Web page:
Kirwan's passion can fuel team's success but they'll need a base of strength as they face the Bulls in Pretoria.

Passion is at the core of John Kirwan's world. It powers his temperament, his family life and his work with the Blues.

He would have gone through the emotional wringer at Eden Park as his side sagged early before sending the Crusaders to the dressing room despairing of a repeat defeat.

Auckland Blues head coach John Kirwan says his team still has plenty of work to do even after outplaying the Crusaders at Eden Park 35-24.

Emotion only gets you so far in the sporting world. It helps in the fury of the contest and can be the spark to build on rather than the ultimate weapon for rugby sides.

It was on hold for the Blues as they went through a tough half an hour opening against the Crusaders. Their energy was blunted with lineout malfunctions as the tenacious Crusaders opened up a decent lead. One more dagger blow and the Blues were in serious trouble.


Time to use their backline talent and express the style Kirwan wants. Frank Halai did the business before teen Tevita Li did too, stepping through traffic and into the open spaces where he mocked more defenders.

Herald Rugby writers Gregor Paul and Patrick McKendry give their expert opinion and analysis after the Blues outplayed the Crusaders at Eden Park.

Kaboom, the Blues had flicked the switch, they had their motor humming and were not about to tone down the revs. Not even when they headed for the sheds at halftime.

Kirwan is on a crusade to get more passion back into his side and stir more support from Aucklanders. Beating the Crusaders was a strong step and a serious turnaround from the bland start against the Highlanders.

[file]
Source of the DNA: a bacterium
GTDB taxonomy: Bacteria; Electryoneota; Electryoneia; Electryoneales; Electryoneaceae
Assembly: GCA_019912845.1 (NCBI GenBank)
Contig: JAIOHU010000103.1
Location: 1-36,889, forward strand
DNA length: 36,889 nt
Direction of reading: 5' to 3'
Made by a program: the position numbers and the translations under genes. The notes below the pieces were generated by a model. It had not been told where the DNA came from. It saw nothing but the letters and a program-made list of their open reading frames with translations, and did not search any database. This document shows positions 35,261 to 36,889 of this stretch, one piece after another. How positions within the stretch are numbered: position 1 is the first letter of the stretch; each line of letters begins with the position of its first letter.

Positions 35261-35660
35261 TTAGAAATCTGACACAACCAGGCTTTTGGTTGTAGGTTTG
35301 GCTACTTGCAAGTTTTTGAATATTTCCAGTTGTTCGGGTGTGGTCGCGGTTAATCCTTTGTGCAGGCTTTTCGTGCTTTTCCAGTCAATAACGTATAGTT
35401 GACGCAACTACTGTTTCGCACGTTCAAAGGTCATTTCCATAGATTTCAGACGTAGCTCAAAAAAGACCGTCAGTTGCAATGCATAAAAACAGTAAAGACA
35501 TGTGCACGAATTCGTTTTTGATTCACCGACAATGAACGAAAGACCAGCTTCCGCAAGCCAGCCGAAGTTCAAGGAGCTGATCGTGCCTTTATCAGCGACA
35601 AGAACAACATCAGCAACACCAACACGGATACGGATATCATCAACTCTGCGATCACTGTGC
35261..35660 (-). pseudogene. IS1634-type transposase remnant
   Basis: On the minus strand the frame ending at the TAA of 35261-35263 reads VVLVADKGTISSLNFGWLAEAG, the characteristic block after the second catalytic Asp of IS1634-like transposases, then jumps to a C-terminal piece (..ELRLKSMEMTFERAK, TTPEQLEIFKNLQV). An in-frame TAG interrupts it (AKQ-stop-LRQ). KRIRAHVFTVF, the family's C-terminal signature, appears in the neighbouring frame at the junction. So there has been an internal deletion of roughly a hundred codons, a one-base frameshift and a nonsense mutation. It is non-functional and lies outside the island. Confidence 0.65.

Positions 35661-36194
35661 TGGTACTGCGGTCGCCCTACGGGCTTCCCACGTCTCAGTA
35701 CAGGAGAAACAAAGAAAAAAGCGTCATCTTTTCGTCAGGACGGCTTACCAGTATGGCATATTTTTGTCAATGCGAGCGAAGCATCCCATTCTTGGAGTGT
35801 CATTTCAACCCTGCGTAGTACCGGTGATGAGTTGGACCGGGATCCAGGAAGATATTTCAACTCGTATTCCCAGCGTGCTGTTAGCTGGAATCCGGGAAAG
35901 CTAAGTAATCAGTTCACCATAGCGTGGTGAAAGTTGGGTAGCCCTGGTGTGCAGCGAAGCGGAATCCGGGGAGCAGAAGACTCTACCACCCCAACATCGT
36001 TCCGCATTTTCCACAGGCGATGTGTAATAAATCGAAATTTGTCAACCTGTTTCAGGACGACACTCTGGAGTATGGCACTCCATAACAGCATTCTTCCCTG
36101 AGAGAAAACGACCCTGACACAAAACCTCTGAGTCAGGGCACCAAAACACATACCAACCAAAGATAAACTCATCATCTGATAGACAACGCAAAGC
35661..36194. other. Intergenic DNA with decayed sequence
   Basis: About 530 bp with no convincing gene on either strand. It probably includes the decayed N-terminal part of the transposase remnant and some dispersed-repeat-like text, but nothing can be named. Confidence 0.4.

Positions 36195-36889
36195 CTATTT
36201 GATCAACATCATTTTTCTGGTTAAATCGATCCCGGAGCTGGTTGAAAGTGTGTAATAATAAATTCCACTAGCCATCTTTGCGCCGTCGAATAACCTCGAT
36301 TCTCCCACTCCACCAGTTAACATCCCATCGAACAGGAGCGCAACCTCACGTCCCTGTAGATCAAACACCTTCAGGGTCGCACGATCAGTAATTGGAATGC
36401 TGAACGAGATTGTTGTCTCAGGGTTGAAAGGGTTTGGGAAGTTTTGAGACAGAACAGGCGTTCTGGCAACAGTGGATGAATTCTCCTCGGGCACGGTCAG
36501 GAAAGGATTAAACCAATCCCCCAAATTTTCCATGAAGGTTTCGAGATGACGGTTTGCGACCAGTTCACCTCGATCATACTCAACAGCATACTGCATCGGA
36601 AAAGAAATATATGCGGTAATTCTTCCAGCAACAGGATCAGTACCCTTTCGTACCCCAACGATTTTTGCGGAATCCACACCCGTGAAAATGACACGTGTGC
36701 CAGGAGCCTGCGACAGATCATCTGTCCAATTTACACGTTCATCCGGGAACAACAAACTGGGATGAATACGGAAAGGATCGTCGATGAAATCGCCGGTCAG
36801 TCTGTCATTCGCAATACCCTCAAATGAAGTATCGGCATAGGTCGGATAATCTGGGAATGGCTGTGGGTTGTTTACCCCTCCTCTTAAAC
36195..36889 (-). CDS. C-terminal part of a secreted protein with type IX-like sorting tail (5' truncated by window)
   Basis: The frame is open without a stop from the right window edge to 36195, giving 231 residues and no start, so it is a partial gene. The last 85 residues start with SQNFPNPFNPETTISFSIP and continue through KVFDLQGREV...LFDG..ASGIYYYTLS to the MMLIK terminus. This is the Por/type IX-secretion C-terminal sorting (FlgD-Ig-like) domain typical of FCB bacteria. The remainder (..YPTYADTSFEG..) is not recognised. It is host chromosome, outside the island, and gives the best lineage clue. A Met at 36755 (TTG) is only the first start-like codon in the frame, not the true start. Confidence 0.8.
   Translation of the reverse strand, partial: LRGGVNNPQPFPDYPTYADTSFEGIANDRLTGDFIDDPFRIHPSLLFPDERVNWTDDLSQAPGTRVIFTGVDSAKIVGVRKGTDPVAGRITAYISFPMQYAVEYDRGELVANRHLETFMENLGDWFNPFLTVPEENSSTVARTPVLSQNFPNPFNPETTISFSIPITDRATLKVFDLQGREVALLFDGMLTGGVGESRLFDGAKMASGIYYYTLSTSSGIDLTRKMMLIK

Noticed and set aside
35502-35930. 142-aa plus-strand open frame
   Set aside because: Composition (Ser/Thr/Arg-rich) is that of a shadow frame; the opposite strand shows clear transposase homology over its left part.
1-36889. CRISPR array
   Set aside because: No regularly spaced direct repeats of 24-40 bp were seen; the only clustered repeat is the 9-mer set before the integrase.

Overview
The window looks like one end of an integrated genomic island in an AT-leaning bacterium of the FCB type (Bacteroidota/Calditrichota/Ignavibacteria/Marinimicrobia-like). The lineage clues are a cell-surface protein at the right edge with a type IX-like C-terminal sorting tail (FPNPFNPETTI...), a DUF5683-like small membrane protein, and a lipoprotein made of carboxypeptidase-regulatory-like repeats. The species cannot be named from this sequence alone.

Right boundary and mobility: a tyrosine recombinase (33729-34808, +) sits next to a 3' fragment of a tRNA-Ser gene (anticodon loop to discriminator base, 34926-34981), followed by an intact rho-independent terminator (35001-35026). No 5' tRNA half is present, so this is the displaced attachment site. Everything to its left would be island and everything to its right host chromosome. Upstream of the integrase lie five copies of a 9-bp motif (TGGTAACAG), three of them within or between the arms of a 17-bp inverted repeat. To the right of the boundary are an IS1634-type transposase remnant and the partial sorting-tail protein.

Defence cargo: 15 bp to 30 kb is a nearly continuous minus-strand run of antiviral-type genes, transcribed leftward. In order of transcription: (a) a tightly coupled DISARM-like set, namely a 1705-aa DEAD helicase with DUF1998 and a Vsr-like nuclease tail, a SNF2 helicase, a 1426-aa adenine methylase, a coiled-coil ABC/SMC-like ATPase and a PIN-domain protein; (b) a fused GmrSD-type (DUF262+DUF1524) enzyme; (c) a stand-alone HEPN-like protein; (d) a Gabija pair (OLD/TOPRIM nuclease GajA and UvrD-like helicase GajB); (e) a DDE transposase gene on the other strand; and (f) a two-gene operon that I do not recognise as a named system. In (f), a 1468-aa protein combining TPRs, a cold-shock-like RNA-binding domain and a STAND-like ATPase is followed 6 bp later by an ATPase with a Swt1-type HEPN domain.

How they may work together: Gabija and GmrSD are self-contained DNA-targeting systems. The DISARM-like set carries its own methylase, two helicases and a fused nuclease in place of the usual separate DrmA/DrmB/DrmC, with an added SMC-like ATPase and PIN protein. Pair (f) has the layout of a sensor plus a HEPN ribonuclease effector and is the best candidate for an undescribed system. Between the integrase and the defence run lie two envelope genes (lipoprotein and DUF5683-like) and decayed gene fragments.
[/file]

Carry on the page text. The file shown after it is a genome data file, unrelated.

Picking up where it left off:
Now the hard slog begins. The Blues must build on the Eden Park performance with precise technical improvements rather than relying on spirit to get them past the Bulls in Pretoria this week.

They have to recover from the effects of their long-haul flight in a city which is boiling about the dramatic murder trial of bladerunner Oscar Pistorius. Much of the sporting spotlight on the Blues will dim as the world's media envelops the North Gauteng High Court.

Many of the Blues will be playing for the first time on the Highveld against a Bulls side which has been slow to boil, insists on narrow tactics and has recycled Victor Matfield into their lineup.

The Blues must bring a smart resilient plan for this game. If they are fit then a version of the pattern the All Blacks used last year on the Highveld will come into play.

They have to stand up in the set-piece duels then entice the Bulls away from the attritional slow grind into the more laissez-faire lanes on the park.

After dull losses to the Sharks and Cheetahs, the Bulls found enough of their old mojo to see off the previously unbeaten Lions.

Spice and entertainment were not on the Bulls' agenda. Five-eighths Jacques-Louis Potgeiter kicked 20 points as the Bulls arm-wrestled their way to a win in difficult conditions.

There were pragmatic lessons for the Blues to absorb. They got a bonus with Simon Hickey's debut, Patrick Tuipulotu's vigour and Li's zest. They are three talented young men whose performances will vary as they work through the early phases of their professional rugby lives.

The rest need to deliver a strong foundation for the passion to flourish.

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